Yes, I am interested in Prof. Bursill’s well established position and Prof. Collignon’s recent comments. Both are highly qualified and respected in their field and their comments must be taken very seriously. Some people may be interested to note that the risks identified by these two Prof’s has nothing to do with fish changing sex, harm to unborn foetuses or testicular cancer. These Prof’s are experienced enough to recognise that the real risks in potable water supplies are the same old traditional pathogens that we currently focus our risk management on: Cryptosporidium, Giardia, and viruses.

Mark said...

Hi Stuart,

Some facts that I have been able to dig up re: Singapore
- Known as the Sungei Seletar - Bedok Water Scheme completed in 1986.
- Around 50% of Singapore's area is used as catchment. All suitable catchment areas have already been exploited.
- Around 45% of the catchment is urban.
- Stormwater quality from urban sources is "comparable to that from a conventional catchment" with water qualities compared here.

I read that they are able to achieve this result by careful management of the collection process through "first-flush" diversion and other unspecified "programs for strict pollution control". It might be cheaper for them to spend the money up-front to keep the incoming water as clean as possible, allowing them to use conventional treatment of the reclaimed water. This article gives some cost comparisons and their reclaimed water is about 35% cheaper than NEWater. I'm not claiming that Australians could do as good a job at keeping our environment and therefore stormwater clean, but I guess Singapore would be a good a place to learn about urban water reclaimation as any. The water quality issue could explain why the Singapore authorities ought to be as particular about cleanliness as they are renowned for.

Back to Brisbane, Stuart, could you help out with this minor controversy? This 'advance treated' stuff will be piped all the way to the back of Wivenhoe (Western Corridor scheme), and presumably a massive proportion of the capital and ongoing cost will be due to this pipework and pumping 200 km over and above the cost of the new treatment facilities. Already we have some pro-recycling members of the public arguing that this water should be added directly into the water mains, if only to save some 3% of that water that will be lost due to evaporation at the dam. Can you explain the fundamental reason why this considerable extra expense (and the loss of 3% precious water) is considered worthwhile. Obviously there must be a critically important reason for it, but I (and the guy who wants it direct in his water main) seem to have missed it. What would or could happen if that dutiful citizen got his way? Does the same necessity to pump water back to the dams extend to other kinds of recycled water (eg. RO or Multiple-effect distilled reclaimed sea water)?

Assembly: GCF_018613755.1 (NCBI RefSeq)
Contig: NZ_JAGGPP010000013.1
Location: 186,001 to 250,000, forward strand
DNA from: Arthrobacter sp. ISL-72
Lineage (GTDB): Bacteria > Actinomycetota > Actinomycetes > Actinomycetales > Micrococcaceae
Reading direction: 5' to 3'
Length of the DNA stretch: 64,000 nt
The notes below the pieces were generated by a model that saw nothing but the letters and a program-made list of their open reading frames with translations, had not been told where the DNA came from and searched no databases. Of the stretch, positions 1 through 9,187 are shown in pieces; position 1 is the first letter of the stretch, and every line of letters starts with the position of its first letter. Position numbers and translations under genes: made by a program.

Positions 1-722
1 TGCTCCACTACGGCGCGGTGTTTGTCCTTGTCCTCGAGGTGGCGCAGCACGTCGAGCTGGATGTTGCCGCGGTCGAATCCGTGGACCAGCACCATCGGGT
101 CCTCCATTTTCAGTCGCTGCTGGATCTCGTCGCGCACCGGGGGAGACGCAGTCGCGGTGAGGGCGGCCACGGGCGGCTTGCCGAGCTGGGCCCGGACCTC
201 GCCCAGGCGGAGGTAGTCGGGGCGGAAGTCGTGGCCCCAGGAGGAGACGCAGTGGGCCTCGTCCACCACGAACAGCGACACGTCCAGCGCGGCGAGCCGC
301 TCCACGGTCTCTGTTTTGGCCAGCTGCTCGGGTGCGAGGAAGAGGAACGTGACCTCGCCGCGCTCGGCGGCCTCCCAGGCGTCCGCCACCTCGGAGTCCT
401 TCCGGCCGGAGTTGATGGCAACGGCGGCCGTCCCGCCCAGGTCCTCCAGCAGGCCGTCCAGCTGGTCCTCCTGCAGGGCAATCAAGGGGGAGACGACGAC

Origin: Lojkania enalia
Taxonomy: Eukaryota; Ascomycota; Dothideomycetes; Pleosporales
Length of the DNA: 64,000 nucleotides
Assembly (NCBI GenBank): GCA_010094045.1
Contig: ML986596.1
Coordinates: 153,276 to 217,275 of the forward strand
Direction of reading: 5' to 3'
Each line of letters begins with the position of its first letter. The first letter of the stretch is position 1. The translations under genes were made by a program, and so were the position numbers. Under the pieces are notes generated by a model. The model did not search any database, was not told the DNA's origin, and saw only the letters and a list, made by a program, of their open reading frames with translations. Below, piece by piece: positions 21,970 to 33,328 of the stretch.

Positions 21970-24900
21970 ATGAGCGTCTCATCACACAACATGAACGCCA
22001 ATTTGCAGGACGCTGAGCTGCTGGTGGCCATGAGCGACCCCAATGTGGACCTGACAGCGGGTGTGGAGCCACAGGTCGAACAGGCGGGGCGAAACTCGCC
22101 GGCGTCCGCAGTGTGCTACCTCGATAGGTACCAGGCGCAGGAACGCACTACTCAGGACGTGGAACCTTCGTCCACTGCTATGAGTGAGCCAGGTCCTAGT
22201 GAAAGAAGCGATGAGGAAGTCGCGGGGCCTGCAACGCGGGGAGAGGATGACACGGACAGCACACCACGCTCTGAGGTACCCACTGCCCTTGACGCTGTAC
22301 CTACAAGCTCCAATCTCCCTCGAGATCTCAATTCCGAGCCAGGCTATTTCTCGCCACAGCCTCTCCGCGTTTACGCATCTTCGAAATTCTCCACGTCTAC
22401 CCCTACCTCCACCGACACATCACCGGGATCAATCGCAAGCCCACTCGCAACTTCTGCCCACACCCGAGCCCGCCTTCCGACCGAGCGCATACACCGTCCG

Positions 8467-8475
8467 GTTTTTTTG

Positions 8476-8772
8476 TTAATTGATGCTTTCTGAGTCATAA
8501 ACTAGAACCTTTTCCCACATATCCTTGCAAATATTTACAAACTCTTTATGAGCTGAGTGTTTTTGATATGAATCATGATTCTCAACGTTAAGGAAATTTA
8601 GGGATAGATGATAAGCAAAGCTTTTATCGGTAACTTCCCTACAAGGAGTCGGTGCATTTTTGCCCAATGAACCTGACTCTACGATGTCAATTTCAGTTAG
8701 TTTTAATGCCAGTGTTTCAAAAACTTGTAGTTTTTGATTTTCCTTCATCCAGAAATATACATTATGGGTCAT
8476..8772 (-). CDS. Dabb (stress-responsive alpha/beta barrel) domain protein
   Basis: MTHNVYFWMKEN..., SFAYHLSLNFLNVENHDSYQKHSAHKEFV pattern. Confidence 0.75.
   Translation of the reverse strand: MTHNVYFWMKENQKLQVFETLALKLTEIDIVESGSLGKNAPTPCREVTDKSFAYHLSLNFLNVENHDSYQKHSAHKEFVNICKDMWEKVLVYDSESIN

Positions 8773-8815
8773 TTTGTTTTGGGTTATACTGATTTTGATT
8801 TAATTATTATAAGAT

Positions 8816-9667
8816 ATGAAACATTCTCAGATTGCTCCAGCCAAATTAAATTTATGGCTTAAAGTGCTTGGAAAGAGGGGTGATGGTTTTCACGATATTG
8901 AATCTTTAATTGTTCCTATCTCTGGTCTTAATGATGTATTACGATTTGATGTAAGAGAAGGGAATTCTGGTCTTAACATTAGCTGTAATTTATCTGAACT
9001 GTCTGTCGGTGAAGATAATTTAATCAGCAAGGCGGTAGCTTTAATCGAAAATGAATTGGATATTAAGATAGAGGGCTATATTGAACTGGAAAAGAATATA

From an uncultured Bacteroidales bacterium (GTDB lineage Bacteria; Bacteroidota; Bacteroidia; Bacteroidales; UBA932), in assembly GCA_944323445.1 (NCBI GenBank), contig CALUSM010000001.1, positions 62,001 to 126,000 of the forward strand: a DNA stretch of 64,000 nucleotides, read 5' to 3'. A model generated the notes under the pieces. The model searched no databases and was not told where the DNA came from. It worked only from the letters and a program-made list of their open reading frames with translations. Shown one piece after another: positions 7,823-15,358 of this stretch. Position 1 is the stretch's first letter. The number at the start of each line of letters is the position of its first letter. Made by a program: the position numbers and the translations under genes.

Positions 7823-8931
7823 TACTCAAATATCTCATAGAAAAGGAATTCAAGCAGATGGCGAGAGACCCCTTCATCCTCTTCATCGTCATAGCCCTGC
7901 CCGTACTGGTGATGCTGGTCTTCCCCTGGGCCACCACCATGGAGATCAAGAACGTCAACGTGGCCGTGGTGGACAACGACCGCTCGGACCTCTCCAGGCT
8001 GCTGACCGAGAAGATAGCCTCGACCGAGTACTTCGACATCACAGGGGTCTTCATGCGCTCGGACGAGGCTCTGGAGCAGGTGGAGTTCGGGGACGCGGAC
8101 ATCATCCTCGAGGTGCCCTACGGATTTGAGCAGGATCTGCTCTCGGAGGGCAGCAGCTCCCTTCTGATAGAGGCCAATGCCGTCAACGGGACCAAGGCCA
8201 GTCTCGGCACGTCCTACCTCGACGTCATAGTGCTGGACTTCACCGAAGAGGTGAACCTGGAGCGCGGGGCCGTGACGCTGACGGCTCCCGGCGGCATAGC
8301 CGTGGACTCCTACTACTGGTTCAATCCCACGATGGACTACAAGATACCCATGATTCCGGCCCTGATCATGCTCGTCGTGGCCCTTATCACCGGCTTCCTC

Stuart Khan said...

Hi Mark,

Thanks for all of these links. I read each of them and, indeed, they were very informative about urban stormwater collection in Singapore. I agree with your conclusions.

Regarding ‘direct’ vs ‘indirect’ potable recycling of treated effluent: As you would know, ‘direct’ recycling refers to piping the water straight from the advanced water treatment plant to the potable water distributions mains. The only place where this currently occurs is Windhoek in Namibia.

In 1998, the US National Research Council (NRC) released a report, examining issues associated with potable water recycling. Their conclusion was that “planned indirect potable reuse is a viable application of reclaimed water –but only when there is careful, thorough, project-specific assessment that includes contaminant monitoring, health and safety testing, and system reliability evaluation”. However, the NRC pointed out that this conclusion did not extend to direct potable reuse. My understanding of why not was simply that the viability of direct potable reuse was not considered to have been adequately established or demonstrated by existing research or projects.

This is not to say that future direct potable recycling schemes are not viable, but that significant research and evaluation would be required first. This would come at considerable expense and cause a very large delay to any current projects.

Its also important to remember that the storage reservoir and the subsequent drinking water treatment plant are valuable components of our multi-barrier approach to water treatment. We should avoid trying to strip back such barriers for the sake of simplicity and evaporation control if possible.